By: SARAH SHAW
Scream Filled Cupcake, anyone?
To many, that might paint a picture of an interesting dessert with an even more interesting centre, but in reality, it’s just one of the names chosen by a member of the Tri-City Roller Girls (TCRG).
Jules Hall, who goes by that name on the track, is a member of the Total Knock-Outs, the newest team to join the city’s TCRG league.
“Roller derby is all over the world and is becoming increasingly popular,” said Hall.
The sport, which is played on a flat oval track such as a concrete arena floor, features two teams, each with five players on the track at a time. Made up of four blockers and one jammer and run by an assistant captain, a captain and sometimes off-skate coaches, the object of roller derby is for each team’s jammer to move past the opposing team’s blockers and score points. However, the blocker’s job is to try and keep the opposing jammer from getting a point.
One round or a “jam” lasts for a maximum of two minutes. And the game consists of two 30-minute halves. Just like every sport, players can be penalized and sent to the “Sin Bin” which acts like a penalty box. Infractions include illegal hits and false starts.
Skaters whip around the track on rollers skates, not rollerblades, that are four-wheeled.
The skaters make sure they register their out-of-the-box names to set themselves apart from other opponents.
“Derby girls take on a derby name that is unique. I am Scream Filled Cupcake on the track, not Jules Hall,” Hall said. “I, along with all of our other skaters, registered my name online so that each of us will have a unique name.”
The Tri-City Roller Girls, which has a minimum age requirement of 18, but no age cap, accepts new skaters once a season when prospective athletes start out by signing up for an information session to make sure they would like to join. A new season begins in mid-April and ends at the end of October.
In order to understand the true level of commitment the women make, one must look at the ways an interested party goes about becoming a member. Before even gaining membership to a team, new skaters who are considered “fresh meat” must pass a series of tests to show they have the minimum skills required to play on a team. After they complete the required evaluations, players can be drafted to a team or remain part of the draft pool.
Hall, who has been skating since her team was formed in May 2010, said it’s not easy at the start but it gets better over time and with practise.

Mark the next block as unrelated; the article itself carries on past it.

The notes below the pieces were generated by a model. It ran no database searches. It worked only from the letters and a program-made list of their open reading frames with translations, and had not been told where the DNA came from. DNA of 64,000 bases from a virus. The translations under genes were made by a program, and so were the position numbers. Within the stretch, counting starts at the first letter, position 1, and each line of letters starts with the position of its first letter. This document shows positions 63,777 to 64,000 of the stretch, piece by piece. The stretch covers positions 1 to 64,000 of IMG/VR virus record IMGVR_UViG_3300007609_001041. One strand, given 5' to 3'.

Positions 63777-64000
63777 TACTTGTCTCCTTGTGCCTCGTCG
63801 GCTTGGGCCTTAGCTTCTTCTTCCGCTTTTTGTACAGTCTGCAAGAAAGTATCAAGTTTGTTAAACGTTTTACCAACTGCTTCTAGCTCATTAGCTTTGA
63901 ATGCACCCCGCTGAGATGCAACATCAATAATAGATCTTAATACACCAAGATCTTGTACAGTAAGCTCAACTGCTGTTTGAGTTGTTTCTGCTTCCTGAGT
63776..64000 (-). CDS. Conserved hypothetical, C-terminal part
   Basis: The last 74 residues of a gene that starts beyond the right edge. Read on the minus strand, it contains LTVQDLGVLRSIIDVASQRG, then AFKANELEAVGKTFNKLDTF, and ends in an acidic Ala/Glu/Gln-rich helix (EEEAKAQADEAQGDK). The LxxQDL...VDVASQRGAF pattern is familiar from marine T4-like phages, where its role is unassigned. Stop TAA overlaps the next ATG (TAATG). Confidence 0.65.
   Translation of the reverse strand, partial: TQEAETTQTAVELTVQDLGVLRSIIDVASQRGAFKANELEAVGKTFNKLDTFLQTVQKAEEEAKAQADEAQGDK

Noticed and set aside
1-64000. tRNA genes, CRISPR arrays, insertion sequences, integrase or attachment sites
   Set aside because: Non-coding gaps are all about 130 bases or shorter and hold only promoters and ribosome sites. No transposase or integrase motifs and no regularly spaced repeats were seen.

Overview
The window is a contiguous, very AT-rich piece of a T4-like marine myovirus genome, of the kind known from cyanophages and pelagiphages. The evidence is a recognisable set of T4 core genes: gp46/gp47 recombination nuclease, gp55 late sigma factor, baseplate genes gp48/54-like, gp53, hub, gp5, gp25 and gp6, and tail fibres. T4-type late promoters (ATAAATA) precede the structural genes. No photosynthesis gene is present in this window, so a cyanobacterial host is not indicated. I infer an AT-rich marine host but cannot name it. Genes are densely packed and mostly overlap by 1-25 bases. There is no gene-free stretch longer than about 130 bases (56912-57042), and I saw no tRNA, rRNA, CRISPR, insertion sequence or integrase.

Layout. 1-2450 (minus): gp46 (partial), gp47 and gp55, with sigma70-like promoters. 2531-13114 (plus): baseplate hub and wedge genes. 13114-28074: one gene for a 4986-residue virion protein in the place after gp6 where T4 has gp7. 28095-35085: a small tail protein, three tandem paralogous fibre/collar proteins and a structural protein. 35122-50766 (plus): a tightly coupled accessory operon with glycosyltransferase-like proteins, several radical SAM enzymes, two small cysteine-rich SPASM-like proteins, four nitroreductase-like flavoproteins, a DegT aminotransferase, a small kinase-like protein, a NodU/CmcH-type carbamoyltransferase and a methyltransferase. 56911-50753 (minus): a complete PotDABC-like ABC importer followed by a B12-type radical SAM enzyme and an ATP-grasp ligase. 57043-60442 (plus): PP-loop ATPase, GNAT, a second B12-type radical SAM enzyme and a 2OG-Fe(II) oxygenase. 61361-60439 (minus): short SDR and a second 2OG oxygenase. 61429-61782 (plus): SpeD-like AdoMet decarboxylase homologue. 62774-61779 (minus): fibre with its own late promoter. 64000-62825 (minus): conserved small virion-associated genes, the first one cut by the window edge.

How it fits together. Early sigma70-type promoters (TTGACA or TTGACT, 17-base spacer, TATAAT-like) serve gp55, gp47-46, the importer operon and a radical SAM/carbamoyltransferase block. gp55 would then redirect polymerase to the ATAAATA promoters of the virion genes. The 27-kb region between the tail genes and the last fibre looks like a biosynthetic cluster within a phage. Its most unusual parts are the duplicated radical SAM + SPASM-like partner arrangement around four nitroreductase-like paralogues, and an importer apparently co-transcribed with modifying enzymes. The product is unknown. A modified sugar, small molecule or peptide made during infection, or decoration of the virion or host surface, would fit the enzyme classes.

“When I first started it took a while to get my physical fitness up to the level required. Roller derby is a sport and requires a lot of physical skills. Boot camp gives new skaters a chance to build those skills,” she said.
Of course, with a sport as physical as roller derby comes the risk of injuries. Players wear full protective gear including elbow pads, wrist guards, knee pads, mouth guards and helmets. But sometimes you have to take one for the team.
“The sport is a full-contact sport so there are sometimes injuries,” said Hall, adding, “we do have some impressive bruises to show off.”
The four teams of the TCRG (Vicious Dishes, Venus Fly Tramps, Total Knock-Outs and Tri-City Thunder) often practise up to five hours a week in Kitchener, Waterloo and New Hamburg and compete in one game a month during the season. They also practise in the off-season.
Home games are usually played in Waterloo or New Hamburg and are against teams from Montreal, Toronto, Guelph, Hamilton and the U.S. (just to name a few). The only team in the league that competes in away games is Tri-City Thunder.
The TCRG is a not-for-profit organization that is run entirely by skaters, which Hall calls a “personal commitment” because of the level of involvement required.
“Skaters are members of not only teams, but committees that help run the league itself. Derby is a great experience because you as a skater get to shape the future of your league.”
For information on ticket prices, the sport itself and upcoming games, fans can go to www.tricityrollergirls.com.
Although roller derby is a clear acknowledgement of the strength and athleticism of so many of the women, the core of each team runs much deeper.
“The other amazing thing about derby is the family it creates. You share your struggles and successes with other women who have the same passion you do,” Hall said. “I have made amazing friends at derby and my team is a family that supports me not just in my sport, but in my life. It changed my life to be part of something that amazing for the first time.”